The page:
The goals of the course are:
– to provide a basic background of Behavioral Operations
– to explore the role of human behavior in the use of algorithms
Behavioral Operations Management focuses on how human behavior affects operations management decision making and, in turn, how operations management decisions affect human behavior. Most operations management models rely on simplistic assumptions when it comes to human behavior. These simplistic assumptions limit the applicability of these models. This is especially the case in quantitative decision models, heuristics, and algorithms. Examples are scheduling algorithms, forecasting models, and inventory models. These algorithms and models usually do not consider behavioral factors that play a role in decision making such as motivation, trust, cognitive limitations, and psychological ownership. This limits usability, usefulness, and acceptance of models in practice, as shown by recent literature on Algorithm Aversion. In the course we analyze these factors and how their effects can be mitigated by incorporating behavioral factors in the design of quantitative models and algorithms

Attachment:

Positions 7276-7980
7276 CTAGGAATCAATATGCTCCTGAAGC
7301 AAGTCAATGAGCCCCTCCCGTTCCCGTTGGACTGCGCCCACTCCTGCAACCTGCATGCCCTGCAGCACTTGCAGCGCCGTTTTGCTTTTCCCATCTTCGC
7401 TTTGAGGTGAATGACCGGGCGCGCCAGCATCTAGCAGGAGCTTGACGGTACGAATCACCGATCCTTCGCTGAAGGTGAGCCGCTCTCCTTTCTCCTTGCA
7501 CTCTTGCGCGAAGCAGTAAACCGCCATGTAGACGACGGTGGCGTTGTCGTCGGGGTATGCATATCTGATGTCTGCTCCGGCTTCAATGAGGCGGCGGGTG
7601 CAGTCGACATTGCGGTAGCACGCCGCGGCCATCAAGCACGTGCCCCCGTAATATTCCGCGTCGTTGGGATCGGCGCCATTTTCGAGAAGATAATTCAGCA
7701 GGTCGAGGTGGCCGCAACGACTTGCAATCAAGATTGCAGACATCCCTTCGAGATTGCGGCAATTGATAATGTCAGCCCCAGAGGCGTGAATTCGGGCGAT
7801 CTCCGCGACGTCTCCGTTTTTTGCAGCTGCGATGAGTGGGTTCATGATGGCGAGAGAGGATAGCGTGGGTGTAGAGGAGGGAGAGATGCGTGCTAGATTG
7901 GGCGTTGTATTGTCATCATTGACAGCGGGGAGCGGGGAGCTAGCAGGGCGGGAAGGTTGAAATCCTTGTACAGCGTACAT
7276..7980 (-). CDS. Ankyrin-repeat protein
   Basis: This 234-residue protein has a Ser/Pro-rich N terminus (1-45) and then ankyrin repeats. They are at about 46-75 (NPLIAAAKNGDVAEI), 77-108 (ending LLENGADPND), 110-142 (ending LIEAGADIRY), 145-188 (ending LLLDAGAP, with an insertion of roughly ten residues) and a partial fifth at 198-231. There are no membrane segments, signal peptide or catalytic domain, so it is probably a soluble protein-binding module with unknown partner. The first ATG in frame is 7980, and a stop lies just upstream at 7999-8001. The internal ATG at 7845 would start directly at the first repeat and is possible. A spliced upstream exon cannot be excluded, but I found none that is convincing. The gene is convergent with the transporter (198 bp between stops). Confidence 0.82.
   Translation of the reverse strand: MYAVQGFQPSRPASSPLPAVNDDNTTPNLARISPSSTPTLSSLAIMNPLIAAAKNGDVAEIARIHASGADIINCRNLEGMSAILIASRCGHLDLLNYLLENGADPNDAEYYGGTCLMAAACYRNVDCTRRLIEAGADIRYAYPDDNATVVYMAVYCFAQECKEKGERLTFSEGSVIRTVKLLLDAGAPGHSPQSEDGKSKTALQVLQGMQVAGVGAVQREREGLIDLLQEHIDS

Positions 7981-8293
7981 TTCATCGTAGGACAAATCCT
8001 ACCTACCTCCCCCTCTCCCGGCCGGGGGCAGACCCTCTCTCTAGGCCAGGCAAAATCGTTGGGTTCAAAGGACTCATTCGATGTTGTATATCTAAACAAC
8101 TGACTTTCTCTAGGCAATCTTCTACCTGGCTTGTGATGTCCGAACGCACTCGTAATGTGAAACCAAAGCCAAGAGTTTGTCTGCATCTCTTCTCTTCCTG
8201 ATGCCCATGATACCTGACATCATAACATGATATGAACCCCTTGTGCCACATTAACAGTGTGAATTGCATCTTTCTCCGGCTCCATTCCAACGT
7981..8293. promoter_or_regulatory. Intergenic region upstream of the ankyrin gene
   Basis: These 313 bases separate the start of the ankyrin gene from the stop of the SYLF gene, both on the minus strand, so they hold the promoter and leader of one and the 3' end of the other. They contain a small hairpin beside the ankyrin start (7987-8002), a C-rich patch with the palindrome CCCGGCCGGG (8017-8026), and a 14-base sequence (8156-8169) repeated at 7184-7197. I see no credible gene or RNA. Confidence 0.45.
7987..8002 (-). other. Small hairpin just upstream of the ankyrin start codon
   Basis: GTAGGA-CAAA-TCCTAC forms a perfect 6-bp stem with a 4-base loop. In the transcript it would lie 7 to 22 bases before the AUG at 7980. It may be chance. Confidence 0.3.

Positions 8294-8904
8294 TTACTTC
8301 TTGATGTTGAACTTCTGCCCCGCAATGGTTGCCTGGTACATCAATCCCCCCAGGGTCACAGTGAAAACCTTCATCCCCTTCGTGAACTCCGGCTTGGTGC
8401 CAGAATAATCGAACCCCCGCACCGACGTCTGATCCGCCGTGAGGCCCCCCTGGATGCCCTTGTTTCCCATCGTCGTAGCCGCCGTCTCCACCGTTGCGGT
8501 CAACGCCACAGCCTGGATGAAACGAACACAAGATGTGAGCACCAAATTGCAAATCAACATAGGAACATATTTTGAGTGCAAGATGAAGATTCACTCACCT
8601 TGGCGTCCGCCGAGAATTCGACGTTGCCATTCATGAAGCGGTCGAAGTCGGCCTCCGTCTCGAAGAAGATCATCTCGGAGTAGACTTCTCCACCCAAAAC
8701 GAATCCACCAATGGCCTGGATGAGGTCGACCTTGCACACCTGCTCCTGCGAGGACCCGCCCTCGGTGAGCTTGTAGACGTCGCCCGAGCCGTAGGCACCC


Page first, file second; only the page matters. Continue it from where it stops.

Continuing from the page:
Day 1 – We start with providing an introduction in theoretical foundations of behavioral operations, by describing the theories in which it is anchored (e.g., organizational behavior and behavioral economics). Subsequently, influential behavioral operations papers will be discussed covering different OM fields such forecasting, scheduling, logistics, and supply chain management.
Day 2 – Part 1: Research in behavioral operations uses methods that complement OM methodologies. We will discuss experiments, task analyses, and vignette based surveys.
Part 2: Participants will present their proposal for the assignment. This includes the theoretical background, research question and/or hypotheses, and methodology.
Dietvorst, B. J., Simmons, J. P., & Massey, C. (2015). Algorithm aversion: People erroneously avoid algorithms after seeing them err. Journal of Experimental Psychology: General, 144(1), 114.
Dietvorst, B. J., Simmons, J. P., & Massey, C. (2016). Overcoming algorithm aversion: People will use imperfect algorithms if they can (even slightly) modify them. Management Science, 64(3), 1155-1170.
Gino, F., & Pisano, G. (2008). Toward a theory of behavioral operations. Manufacturing & Service Operations Management, 10(4), 676-691.
Schweitzer, M. E., & Cachon, G. P. (2000). Decision bias in the newsvendor problem with a known demand distribution: Experimental evidence. Management Science, 46(3), 404-420.
Additional relevant scientific articles will be provided at the start of the course.